My memories of Judaism as a child are primarily composed of visceral and sweet moments. Sinking my teeth into a perfectly dense and crunchy bagel, with a bite of salty lox and a lick of cream cheese. Tightness in my chest as I resisted gasping for air holding the long note of “Ve’imeruuuuuuu…..” during a playful rendition of “Ohseh Shalom” at Sunday a.m. services. The familiar smell of cinnamon sugar challah wafting outside of my neighbor’s window every Friday (more like a Jewish cinnabon, really). Yiddish terms of endearment coupled with warm hugs from my aunts and grandmother. “Bubbeleh.” “Shayna punim.”
As I moved into my teen years, the sweet Charoset persisted, with a touch of Maror. The unforgettable comfort and overwhelm of hugging a 30-pound Torah in front of my peers as a 17-year-old bat mitzvah. The tug of my fingers underneath the edge of a plastic chair as I looked around at a room full of Milwaukee Jewish Day School kids, wondering if I’d ever find my place as a public school-attending, interfaith kid. The warmth of tears swelling as I repeatedly wiped my eyes in a tiny synagogue in Lacrosse, Wisconsin, during Kol Nidre services, allowing myself to feel the depths of bitter sweetness in a place where my heart was lonely. Passionate, heart rate-raising discussions with Jewish peers at the UW-Milwaukee Hillel building, with its modern architecture and beautiful, sunny library.
And then, per psychologist James Marcia, I reached the identity-diffusion stage of life. Being a Jew in any way, shape or form was less important than surviving my 20s. How on earth I managed to make some kind of career path for myself during this 10-year tornado of heartbreak, impulsive haircuts, and over drafting my bank account will always be a mystery to me. As my mother always says, I put one foot in front of the other, and I kept going. Along the way, I discovered my passion for social work, and was overjoyed to find myself among peers who met me in the depths of my intensity, and who shared my zeal for truth, justice, and service. The Hebrew phrase “tikkun olam” (“repairing the world”) comes to mind. As Jews, we are called to do the right thing; to give to others and to our community, not because we are promised salvation, but rather, because if we don’t get our act together and fix these issues, who will? In the words of Rabbi Hillel, “If I am not for myself, who will be for me…If not now, when?”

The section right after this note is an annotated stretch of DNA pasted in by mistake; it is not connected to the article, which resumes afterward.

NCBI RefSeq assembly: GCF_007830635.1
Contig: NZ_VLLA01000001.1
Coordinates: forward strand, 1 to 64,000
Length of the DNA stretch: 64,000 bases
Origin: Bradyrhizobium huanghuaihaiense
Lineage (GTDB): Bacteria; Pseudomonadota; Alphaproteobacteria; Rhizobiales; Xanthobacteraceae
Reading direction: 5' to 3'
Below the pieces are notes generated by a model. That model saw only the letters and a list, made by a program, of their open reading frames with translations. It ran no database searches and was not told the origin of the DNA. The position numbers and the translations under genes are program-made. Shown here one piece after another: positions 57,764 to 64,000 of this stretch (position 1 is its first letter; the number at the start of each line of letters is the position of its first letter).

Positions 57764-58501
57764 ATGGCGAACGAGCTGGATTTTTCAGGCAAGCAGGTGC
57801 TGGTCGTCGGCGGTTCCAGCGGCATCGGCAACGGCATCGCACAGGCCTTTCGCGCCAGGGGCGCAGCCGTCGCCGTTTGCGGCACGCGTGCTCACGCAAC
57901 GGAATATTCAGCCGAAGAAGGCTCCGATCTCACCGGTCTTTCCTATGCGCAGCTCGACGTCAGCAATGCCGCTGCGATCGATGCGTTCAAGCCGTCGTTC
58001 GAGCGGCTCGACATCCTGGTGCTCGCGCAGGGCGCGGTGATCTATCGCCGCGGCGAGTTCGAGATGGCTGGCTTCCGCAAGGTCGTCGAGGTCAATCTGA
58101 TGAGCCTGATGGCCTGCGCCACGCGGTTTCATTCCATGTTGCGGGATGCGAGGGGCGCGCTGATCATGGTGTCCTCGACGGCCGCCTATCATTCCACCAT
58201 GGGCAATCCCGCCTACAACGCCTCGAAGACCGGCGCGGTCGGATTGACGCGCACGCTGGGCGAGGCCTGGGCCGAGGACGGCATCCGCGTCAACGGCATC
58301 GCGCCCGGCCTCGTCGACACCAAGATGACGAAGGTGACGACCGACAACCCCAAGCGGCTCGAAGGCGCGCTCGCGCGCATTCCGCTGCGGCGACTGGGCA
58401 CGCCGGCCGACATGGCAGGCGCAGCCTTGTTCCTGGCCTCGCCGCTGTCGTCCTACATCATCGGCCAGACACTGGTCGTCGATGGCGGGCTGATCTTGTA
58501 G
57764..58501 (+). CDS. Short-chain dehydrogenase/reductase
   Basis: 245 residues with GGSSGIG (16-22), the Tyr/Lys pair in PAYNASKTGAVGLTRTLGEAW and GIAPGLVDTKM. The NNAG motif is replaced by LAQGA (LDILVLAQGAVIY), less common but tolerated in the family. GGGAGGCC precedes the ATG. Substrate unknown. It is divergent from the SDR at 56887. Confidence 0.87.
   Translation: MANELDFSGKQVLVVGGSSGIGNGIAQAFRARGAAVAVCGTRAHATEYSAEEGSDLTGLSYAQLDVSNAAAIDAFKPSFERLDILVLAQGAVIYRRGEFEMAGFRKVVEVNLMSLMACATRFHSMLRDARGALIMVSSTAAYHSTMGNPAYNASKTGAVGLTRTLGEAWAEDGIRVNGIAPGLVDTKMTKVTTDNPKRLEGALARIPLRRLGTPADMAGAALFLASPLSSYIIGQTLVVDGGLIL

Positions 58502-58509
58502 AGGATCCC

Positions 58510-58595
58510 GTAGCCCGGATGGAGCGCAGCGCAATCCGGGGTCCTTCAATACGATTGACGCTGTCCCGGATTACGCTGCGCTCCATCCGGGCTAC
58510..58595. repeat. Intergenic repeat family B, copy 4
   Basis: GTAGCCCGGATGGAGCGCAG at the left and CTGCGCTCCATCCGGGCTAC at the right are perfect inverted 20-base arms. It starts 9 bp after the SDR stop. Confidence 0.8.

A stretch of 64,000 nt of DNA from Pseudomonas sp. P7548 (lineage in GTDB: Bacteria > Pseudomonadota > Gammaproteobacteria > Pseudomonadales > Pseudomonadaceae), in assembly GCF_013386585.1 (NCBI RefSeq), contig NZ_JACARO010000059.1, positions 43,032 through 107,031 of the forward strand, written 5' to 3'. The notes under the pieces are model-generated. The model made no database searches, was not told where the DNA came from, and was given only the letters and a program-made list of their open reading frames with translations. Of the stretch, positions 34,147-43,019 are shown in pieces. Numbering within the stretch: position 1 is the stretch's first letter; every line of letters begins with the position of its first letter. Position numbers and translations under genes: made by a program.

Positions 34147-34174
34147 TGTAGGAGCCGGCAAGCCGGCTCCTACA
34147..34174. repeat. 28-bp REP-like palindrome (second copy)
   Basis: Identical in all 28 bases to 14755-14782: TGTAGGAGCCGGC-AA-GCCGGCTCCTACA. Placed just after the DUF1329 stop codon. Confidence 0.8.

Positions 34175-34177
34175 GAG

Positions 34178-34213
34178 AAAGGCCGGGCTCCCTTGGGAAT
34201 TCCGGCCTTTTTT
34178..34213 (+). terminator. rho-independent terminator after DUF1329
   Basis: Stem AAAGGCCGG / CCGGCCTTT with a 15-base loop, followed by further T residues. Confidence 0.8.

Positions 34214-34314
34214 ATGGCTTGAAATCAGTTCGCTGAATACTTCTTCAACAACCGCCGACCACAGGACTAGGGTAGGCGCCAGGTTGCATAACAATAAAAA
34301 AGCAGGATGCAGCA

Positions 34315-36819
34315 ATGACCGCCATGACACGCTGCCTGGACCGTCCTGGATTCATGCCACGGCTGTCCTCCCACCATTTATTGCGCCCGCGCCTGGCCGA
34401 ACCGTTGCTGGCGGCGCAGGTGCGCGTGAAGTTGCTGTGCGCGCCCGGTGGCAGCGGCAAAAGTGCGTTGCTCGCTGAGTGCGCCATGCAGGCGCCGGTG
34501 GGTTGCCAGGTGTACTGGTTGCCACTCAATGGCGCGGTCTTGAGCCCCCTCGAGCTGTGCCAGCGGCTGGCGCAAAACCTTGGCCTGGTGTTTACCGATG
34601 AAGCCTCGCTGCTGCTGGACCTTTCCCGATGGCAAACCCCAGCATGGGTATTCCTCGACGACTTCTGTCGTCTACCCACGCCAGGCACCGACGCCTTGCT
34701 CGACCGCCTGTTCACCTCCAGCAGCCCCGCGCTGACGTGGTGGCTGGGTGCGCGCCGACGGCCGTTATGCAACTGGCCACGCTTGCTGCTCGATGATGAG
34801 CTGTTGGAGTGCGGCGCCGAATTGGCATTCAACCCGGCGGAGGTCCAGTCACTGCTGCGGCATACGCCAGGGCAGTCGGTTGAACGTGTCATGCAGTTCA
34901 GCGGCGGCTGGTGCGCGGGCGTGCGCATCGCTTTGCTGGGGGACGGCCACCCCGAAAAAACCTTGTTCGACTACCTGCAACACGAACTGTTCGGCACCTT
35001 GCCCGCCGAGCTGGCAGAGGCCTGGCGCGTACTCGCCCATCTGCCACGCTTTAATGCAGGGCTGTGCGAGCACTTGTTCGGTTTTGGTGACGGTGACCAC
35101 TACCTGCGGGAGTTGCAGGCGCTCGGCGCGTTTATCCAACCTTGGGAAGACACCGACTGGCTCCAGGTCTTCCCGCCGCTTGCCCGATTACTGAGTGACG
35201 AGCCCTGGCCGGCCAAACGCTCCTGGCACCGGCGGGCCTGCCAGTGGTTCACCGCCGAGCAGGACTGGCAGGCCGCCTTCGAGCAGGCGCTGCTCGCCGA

I found myself asking these same questions, and others, to my childhood rabbi, on a Zoom call during the pandemic months of 2020. “Rabbi, I want to know….how to be Jewish?” Our conversation flowed from darkness to light, and back to darkness, as we explored the inimitable ethos of the ethno-religion that I fell in love with years ago. The more I spoke, the more I was struck by the aesthetic beauty of Jewishness. The qualities that make it unique and hard to “pin down” make it all the more beautiful.
And so, I sit here today, with Purim approaching, asking myself this question: Why now? Why Jewish? The Purim story, in a very small nutshell, revolves around a woman, Esther, who becomes queen as an undercover Jew, and shows tremendous courage by declaring her Jewishness, thus saving her people from extermination. In the Trump era’s rise of antisemitism (I was hoping to G-d I didn’t need to utter his name, but here we are), I have oft found myself in the position of Esther. Dipping my toes into the pond of Jewish pride at a time when being Jewish can feel especially vulnerable. Being unapologetically Jewish means making yourself vulnerable to being misunderstood, judged, or even harmed. And yet, would we be Jewish if we stayed quiet? Is this not the plight of Jews since the beginning of time? And so, with darkness comes light and with light comes darkness.
And I find myself, again, at the beginning. Amongst the familiar sounds, tastes and smells of my childhood Jewry; breathing new life into old traditions, as I create a home with my soon-to-be husband. The words of my maternal Jewish grandmother echo in my mind: “Just a note to tell you I love you and am so proud of your growth. It’s hard to be an adult. I practice every day. Love you darling. Xxxoooxoxo <3 Grandma Rita.”
Is it hard to be a Jew? Sometimes, but we have chutzpah. And each other. Do I practice every day? Maybe in my own way. And what is being Jewish if not being a little lost and a little found?
Chelsea Gilbertson is a psychotherapist with Jewish Family Services, she lives in Bay View and has two cats. Her views are her own and are not representative of Jewish Family Services or the Chronicle.